Currently screening on HBO and Sky One, Armando Iannucci’s latest sitcom, Avenue 5 (2020), is set on an interstellar cruise ship, owned by a narcissistic young billionaire entrepreneur (played by Josh Gad) and captained by an alcoholic actor (Hugh Laurie), whose reassuring hero-of-the-cosmos mien hides his utter inability to navigate. When a massive systems malfunction strikes, the ship is thrown off course, extending its voyage from a leisurely eight weeks to a gruelling three years. Faced with the prospect of their luxury vacation devolving into a hell of claustrophobia, rationing and existential impotence, the passengers begin to rebel, led by a pushy stowaway (Rebecca Front), who one might equally imagine dominating a PTA meeting or a G7 nation. Hilarity, at least in theory, ensues.
Is Avenue 5 funny? It’s a perfectly watchable, intermittingly amusing comedy of errors that morphs into a comedy of manners, although given the consistent brilliance of Iannucci’s work in radio, television and film across the past three decades – from On the Hour (1991–92) to The Thick of It (2005–12) to The Death of Stalin (2017) – that is faint praise, indeed. Seven episodes in, I’m left wondering whether the show might have been better had it been set aboard a present-day ocean liner. After all, aside from one (admittedly pretty good) sight-gag involving the bodies of dead crew members orbiting the spaceship’s glazed exterior while passengers practice yoga and eat brunch, little of Avenue 5’s humour depends on its futuristic mise-en-scène. What we’re really being invited to laugh at here is billionaire tech bros, entitled tourists and the rictus grin of corporate PR in the face of disaster. And yet, transposed to the future, these contemporary comic targets become curiously less vulnerable to satire, while the audience is constantly distracted by the show’s glossy CGI, and its genre nods and winks. (The 2003–09 reboot of Battlestar Galactica seems to be a particular influence.) Compare this to Iannucci’s exemplary sitcom I’m Alan Partridge (1997–2002), cowritten by Steve Coogan and Peter Baynham, where the titular failed television presenter inhabits a world of beige Travel Taverns and petrol-station minimarts that provides the perfect mirror for his bland and haunted soul.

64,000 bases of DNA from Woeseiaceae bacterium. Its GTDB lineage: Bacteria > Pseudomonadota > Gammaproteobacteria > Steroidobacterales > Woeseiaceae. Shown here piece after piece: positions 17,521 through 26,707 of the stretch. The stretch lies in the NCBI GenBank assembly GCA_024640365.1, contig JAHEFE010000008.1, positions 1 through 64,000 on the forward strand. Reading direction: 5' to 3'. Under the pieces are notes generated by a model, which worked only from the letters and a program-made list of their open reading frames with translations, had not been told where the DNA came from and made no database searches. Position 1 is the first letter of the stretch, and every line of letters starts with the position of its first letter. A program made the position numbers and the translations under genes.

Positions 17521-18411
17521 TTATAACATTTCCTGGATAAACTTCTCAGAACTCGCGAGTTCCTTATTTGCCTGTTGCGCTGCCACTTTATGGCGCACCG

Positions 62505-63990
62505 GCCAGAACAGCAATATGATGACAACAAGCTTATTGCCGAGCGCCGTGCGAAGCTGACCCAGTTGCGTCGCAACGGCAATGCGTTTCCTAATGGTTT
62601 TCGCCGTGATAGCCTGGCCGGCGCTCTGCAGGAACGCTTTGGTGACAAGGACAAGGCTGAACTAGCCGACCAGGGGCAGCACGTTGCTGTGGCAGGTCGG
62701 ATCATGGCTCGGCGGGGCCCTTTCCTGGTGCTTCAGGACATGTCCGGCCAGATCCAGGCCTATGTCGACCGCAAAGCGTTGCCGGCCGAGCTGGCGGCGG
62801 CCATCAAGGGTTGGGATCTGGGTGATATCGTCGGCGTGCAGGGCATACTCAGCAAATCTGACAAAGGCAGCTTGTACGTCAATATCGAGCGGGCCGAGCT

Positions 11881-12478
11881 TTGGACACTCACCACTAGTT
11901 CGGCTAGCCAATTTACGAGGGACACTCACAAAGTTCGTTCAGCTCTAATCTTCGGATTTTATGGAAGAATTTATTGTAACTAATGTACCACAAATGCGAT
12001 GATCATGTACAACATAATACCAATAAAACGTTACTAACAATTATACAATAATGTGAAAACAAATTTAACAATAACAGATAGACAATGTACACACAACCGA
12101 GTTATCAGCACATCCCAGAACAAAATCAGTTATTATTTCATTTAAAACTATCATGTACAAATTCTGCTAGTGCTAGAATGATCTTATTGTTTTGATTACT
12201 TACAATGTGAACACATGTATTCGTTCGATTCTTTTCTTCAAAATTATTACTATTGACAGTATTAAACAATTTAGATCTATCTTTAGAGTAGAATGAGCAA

Given the impregnable humourlessness of most sci-fi – from the rigorously logical ‘hard sf’ of the novelist Isaac Asimov’s Foundation trilogy (1951–53) to the dreamy vision of Andrei Tarkovsky’s film Solaris (1972) – the genre’s tropes should be an open goal for the comic imagination. Why, then, do so many sci-fi themed comedies fail to raise a smile? Partly, it’s that parody, as a form, is hard to sustain – witness Seth Macfarlane’s television series The Orville (2017–20), a directionless send-up of Star Trek (1966–69), or Mel Brooks’s movie Spaceballs (1987), a staggering unfunny Star Wars (1977) take-off. Comparatively better were the first two seasons of British sitcom Red Dwarf (1988–2017). Drawing on the aesthetic of John Carpenter’s slackers-in-space movie, Dark Star (1974), the show centred initially on a classic odd-couple relationship between the last human in existence, a warm-hearted scouse wastrel, and his foil, an uptight, socially ambitious hologram. However, when Red Dwarf’s popularity and budget increased, it fell into two traps familiar to makers of ‘straight’ on-screen sci-fi: an overreliance on special effects and (fatally) a fan-servicing emphasis on the lore of its own fictional universe, which destroyed any tension that once existed between the show’s ‘situation’ and its ‘comedy’.
In the end, perhaps it’s simply that science fiction is always already ridiculous, so needs no additional ridicule, or that, while sci-fi invites us to speculate on a universe of infinite possibilities, the best comedies often turn on constraint. (Basil Fawlty’s inability to escape his shoddy guesthouse in Fawlty Towers, 1975–79, say, or Larry David’s inability to escape himself in Curb Your Enthusiasm, 2000–ongoing.) Maybe, however, the problem lies not in the inherent incommensurability of the two modes, but in science fiction’s habit of self-destructing through commercial overreach.
Many people point to Douglas Adams’s 1978 radio show The Hitchhiker’s Guide to the Galaxy as sci-fi comedy’s masterpiece. An inventive and witty reimagining of Voltaire’s world-spanning satirical novel Candide (1759), to my mind Hitchhiker’s comic charms have been diluted to near-homeopathic levels through adaptation into other media – novels, a television show, comic books, a feature film – and there’s something depressing about the fact that the franchise’s more humourless and tat-hungry fans can buy an action figure of Marvin the Paranoid Android to place on their mantlepieces, where it will presumably gather dust alongside effigies of Luke Skywalker and Captain Kirk. Should HBO be tempted to produce Avenue 5 merchandise to accompany the show’s forthcoming second season, the company should consider that Candide has been celebrated as one of the pinnacles of human comedy for over two and half centuries, without any help from a Professor Pangloss poseable figurine.
Main image: Armando Iannucci, Avenue 5, 2020, film still. Courtesy: HBO